Our story is about living with a purpose, a goal. That goal, according to St. Peter is “to an inheritance that can never perish, spoil or fade—kept in heaven for you.” And what can keep you in this greatest story of all? “…through faith [you] are shielded by God’s power that is ready to be revealed in the last time.” Faith is like a fortress. As the walls of a fortress keep people safe within; so the teachings of Jesus Christ in God’s Word keep us safe. That God sent His only begotten Son to die for our sins, that His resurrection gives us hope, that we have a heavenly future… Surrounding ourselves with these teachings of faith is the way the Spirit of God keeps us safe for eternity.

You, I, and the world are in the same position as those thieves on the cross. So are Joan and Bob. Where is my imperishable, undefiled and unfading life? I know that you know the answer to this question. It is in Christ, Who is your life.

We don’t know all the factors in the one thief coming to this faith. It’s remarkable; however God’s Spirit led Him to such trust at such a time of suffering. But what really was more remarkable? That the dying criminal used his last words and energy to ask Jesus for a lasting gift of life in His kingdom or that Jesus granted it? Both are extraordinary, but that is what Jesus is all about. There is nothing ordinary about Him! He calls us to come to Him…humbly, led by His Spirit, and He gives salvation to all who do. The man on the cross was a common criminal. We don’t know what he stole. But we know who stole his heart and carried away his sin. “Ah, this is it!” the forgiven thief knew then and there…forgiveness and life everlasting from Jesus.

Christian author Tim Wesemann has some wonderful words capturing the feelings and faith of this new believer. Wesemann writes in his book “Seasons Under the Son” (104-105):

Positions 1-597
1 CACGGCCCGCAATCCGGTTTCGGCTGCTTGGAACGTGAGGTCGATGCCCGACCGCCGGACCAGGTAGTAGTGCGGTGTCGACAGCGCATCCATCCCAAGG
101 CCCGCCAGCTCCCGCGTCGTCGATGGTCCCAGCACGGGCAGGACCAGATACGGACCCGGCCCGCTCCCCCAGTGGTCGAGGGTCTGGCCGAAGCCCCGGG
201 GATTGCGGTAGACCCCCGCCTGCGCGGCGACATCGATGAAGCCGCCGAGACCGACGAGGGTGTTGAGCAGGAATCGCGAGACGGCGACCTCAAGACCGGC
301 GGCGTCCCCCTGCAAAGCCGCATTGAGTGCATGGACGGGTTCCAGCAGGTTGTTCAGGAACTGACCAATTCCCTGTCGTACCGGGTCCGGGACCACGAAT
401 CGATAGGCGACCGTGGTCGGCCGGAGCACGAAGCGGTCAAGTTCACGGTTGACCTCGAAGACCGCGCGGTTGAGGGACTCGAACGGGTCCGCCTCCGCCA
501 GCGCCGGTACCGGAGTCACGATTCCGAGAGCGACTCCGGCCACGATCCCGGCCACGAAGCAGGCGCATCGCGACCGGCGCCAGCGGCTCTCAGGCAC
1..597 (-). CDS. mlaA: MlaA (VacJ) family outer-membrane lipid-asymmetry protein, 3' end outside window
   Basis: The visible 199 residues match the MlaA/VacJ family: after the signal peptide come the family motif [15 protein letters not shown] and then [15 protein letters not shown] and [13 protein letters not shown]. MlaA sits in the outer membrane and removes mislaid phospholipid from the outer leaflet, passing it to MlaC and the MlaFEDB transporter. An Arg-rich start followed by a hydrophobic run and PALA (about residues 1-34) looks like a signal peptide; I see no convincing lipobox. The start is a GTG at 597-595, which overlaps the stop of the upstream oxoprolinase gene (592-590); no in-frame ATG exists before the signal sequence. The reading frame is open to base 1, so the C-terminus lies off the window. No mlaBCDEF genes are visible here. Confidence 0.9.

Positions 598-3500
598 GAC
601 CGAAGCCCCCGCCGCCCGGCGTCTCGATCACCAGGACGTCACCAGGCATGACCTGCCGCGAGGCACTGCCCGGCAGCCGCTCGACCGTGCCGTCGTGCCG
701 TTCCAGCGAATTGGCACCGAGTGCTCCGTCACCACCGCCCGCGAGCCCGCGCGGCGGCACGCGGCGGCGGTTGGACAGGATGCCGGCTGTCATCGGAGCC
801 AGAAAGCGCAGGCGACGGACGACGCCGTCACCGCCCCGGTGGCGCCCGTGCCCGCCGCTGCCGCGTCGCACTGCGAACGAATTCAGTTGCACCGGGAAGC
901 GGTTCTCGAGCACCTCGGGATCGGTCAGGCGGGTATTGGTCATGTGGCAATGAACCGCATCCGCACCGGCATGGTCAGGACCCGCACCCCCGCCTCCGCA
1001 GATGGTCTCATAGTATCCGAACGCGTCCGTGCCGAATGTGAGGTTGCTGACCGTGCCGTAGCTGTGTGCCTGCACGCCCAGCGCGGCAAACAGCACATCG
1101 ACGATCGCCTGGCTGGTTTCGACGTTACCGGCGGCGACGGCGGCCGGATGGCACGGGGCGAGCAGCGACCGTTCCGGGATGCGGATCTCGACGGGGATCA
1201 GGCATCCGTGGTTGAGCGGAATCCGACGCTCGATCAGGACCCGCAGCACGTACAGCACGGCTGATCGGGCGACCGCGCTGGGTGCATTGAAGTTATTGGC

If the nails hadn’t been holding the man to that tree, I imagine that he would have fallen on his face at Jesus’ feet. Despite [Jesus’] pain, despite the hell He knew was ahead, Jesus gave this criminal a peace he had never before experienced. And in that moment the man received a little bit of paradise. While fastened to the cross-shaped tree, the thief was also grafted to His Savior—as a branch is to a vine. He was nailed to one cross while his sin was nailed to another. He deserved the death sentence but he received a gracious life sentence. Heaven was his—that very day.

There were more miracles on the day Jesus was crucified than we might at first realize. He didn’t just die for the salvation of all those in the future who would put their faith in Him. In His last moments on earth, Jesus immediately gave everlasting life to someone many may think was undeserving of such a gift. That sounds exactly like the story of our own encounters with Jesus. It sounds like the story of everyone who has ever lived.

The thief said, Remember me.” Remember that Jesus has remembered you. He remembers your need for a Savior. He remembers the Holy Spirit creating saving faith within you. Never forget that He remembers His daily and eternal promises for your life. Remember that paradise is yours by grace, through faith in the One who hangs around sinners.

(Pause) This is it! Amen! (And shall we dare to say it, even during Lent? Alleluia!)

Now the peace…